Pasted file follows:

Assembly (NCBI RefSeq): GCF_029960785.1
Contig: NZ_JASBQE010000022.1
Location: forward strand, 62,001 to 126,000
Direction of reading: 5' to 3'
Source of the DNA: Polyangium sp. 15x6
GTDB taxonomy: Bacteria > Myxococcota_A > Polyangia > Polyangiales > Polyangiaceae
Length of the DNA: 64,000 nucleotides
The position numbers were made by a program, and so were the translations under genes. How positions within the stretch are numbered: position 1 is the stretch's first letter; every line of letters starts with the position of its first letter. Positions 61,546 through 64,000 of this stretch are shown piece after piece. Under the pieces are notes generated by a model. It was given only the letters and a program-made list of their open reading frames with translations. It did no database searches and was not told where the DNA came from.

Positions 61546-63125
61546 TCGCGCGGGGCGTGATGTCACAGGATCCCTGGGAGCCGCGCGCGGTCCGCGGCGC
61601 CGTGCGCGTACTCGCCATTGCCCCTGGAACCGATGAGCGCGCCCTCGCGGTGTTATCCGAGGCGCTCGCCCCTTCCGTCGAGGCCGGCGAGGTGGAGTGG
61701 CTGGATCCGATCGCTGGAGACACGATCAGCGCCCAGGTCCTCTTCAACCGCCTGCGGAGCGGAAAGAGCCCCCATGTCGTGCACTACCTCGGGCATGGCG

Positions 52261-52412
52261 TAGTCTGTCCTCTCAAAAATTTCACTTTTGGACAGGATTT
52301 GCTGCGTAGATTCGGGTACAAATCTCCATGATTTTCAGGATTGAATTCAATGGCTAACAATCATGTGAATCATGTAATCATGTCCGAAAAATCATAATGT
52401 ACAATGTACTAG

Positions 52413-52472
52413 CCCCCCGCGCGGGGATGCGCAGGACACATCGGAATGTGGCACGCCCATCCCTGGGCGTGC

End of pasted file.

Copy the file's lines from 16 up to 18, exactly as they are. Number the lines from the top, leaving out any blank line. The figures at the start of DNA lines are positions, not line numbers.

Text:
52401 ACAATGTACTAG

Positions 52413-52472
52413 CCCCCCGCGCGGGGATGCGCAGGACACATCGGAATGTGGCACGCCCATCCCTGGGCGTGC